Founder & President at Digital Marketing Experts – DMX Marketing, a Premier Google Partner Agency located in Toronto, Canada.

Search engine optimization, or SEO, is one of the most important aspects of any business online. Ranking as high as possible is crucial to success, which means carefully following algorithm changes and adapting content and keywords. When Google makes a change, or there is a shift in consumer behavior online, SEO follows. We work extensively with optimizing websites for SEO on behalf of our clients for a range of industries and it gives us a great view of how it changes each time. 

As last year saw a massive boom in e-commerce, with more and more brands turning to online, the need to rank higher in search engines has increased even more. However, it is not just the importance of optimizing pages for SEO but paying attention to the trends and what will work best with the algorithms for the coming year. So far this year, three trends have emerged to make a major impact on SEO — namely, video content, FAQs and voice search.

Video Content

By far the biggest change to client strategy for 2021 is the inclusion of video content. Whilst it is not exactly new by any means, video content has seen a massive increase in the last decade, one that does not look to be stopping anytime soon. One simply has to look at the astronomical success of YouTube or more recent short-form video apps like Instagram Reels or TikTok. What is even more noteworthy is that whilst these are more popular with younger audiences than older ones, they have the ability to convey large amounts of information in a short period of time. Videos are powerful storytellers, and with one billion hours of YouTube video content watched each day, the effectiveness and popularity of them cannot be argued.

Additionally, video content has the massive benefit of being easy to view on mobile devices. As more and more people not only consume media but shop and research products from tablets and smartphones, the value of content that can capture the attention of mobile viewers is extremely useful. Your average social media user is far more likely to respond favorably to a short video talking about a product than they are reading a paragraph of information, with research seeing 40% of users having better responses to visual content than that of text. This has led to more people wanting to see content from the brands they support.

So, with this rise in demand, companies are looking to use more video content. Turning to videos in your own strategy is a good choice, though it shouldn’t be done simply for the sake of having videos. Video content on its own is not enough to drastically increase a business’s SEO. Instead, it needs to not only be relevant with your industry and the page it is on to ensure the ranking is high, but it also needs to be relevant to your audience as well, especially something that can interest or educate them. 

FAQs

Frequently Asked Questions pages, or FAQs, have begun to take on a bigger role recently as more consumers look online. As mentioned before, it’s not just purchasing online that has increased recently, but people looking to research products and services to find out as much as they can before spending. FAQs are also an effective way to establish trust between company and customer, showing a brand to be both helpful and knowledgeable. As 2021 progresses, I believe more consumers are going to be looking for FAQs to help educate their purchases.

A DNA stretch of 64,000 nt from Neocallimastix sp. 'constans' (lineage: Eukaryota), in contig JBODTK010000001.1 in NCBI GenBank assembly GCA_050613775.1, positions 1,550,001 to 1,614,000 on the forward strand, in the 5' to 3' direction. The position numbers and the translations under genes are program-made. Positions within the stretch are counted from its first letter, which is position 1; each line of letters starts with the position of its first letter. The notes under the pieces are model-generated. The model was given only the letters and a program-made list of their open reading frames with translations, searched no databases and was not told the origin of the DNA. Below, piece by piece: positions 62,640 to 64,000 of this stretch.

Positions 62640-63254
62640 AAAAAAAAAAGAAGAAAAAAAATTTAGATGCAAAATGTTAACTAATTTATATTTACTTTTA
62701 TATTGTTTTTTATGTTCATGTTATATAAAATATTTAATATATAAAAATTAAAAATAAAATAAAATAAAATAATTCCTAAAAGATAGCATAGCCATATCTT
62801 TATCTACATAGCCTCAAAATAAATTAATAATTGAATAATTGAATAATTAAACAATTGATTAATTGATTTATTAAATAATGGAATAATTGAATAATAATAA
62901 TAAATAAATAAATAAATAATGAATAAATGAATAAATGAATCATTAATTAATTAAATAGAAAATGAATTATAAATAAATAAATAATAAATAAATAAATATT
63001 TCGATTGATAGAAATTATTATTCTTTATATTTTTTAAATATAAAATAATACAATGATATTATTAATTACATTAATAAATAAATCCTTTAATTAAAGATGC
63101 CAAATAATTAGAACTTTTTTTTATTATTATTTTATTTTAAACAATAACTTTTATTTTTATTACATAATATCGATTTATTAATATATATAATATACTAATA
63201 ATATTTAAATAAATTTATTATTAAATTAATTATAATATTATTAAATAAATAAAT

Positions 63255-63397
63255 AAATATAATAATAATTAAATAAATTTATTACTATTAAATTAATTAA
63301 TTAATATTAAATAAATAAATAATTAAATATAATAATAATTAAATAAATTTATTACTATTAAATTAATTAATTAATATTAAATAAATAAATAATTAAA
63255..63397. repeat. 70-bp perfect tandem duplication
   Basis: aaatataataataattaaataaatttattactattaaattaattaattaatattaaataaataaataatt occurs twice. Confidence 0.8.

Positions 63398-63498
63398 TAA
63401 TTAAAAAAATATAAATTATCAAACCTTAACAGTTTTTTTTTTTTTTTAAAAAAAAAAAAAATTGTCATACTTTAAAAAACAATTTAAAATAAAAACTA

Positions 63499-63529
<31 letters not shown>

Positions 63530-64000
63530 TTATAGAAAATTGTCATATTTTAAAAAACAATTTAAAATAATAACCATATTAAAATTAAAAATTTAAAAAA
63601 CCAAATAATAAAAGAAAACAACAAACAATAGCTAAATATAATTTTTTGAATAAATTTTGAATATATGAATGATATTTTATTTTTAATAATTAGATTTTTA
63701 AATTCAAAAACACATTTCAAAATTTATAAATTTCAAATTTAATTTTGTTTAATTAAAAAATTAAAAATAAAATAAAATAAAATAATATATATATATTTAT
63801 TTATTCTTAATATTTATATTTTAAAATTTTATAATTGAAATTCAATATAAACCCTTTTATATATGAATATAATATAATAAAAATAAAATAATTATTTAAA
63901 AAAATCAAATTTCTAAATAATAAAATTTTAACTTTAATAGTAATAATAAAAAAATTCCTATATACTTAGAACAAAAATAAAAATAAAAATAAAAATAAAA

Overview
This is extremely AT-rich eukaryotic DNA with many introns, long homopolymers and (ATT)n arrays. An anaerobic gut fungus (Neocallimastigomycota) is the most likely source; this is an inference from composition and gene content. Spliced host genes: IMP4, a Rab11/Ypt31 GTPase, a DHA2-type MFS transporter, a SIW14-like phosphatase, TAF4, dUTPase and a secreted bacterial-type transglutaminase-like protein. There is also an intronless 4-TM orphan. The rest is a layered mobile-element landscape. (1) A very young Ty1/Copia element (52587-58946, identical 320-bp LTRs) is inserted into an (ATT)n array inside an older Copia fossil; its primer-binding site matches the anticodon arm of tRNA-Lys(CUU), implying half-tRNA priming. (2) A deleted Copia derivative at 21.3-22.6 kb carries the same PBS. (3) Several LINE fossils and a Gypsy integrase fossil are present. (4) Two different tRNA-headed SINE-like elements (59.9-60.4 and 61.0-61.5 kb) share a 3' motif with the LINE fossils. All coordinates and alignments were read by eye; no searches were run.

This means that the optimization of these pages is extremely important, even more so with Google valuing websites that focus on providing users with information that educates their choice. These pages should be set up covering the questions you see most commonly asked or searched for in relation to your company, with keywords to match.

Voice Search

The big newcomer to the SEO trends is voice recognition technology and voice searches. Since 2017, the amount of people with smart speakers has increased rapidly, with roughly 1 in 4 American adults having one by early 2020. Products such as Amazon’s Alexa or Google’s Nest have become common household items, though voice search devices are also prevalent elsewhere.

From smartphones holding voice recognition technology to desktop computers (as with Microsoft’s Cortana), it has become widely available. They offer convenience and accessibility, with a report from PwC finding that 71% of respondents would rather use voice search than typing, and statistics from Google showing that 72% surveyed said it was now part of their daily routine. Smart speakers have become a part of day-to-day life for many. And with the recent e-commerce boom, they are being used more to research products and shop online.

The big challenge with voice searches is that they do not work with short keywords. If you think of the average text search, how many words do you put in? Most likely no more than three. As such, we set up short, choppy keywords to reflect that. However, it does not work the same way with voice searches. Many users often pose their searches as questions, using natural language, which means longer searches, most over seven words at least. To adapt to this, long-tail keywords need to be added and more long-form content used to match the way most voice searches are worded. For example, you wouldn’t say “Best Coffee Toronto” — you’d more likely type that as a search. Meanwhile, if you were to vocalize it, you would probably say something like: “Where is the best coffee in Toronto?” Same question, but vastly different wordings.

Making sure to keep up with these SEO trends is extremely important, and might be the difference between being seen online or not. As these trends come in, it is interesting to think about what changes to SEO will be next, how content ranks, how people search for products and services, and what generates the best organic traffic. 


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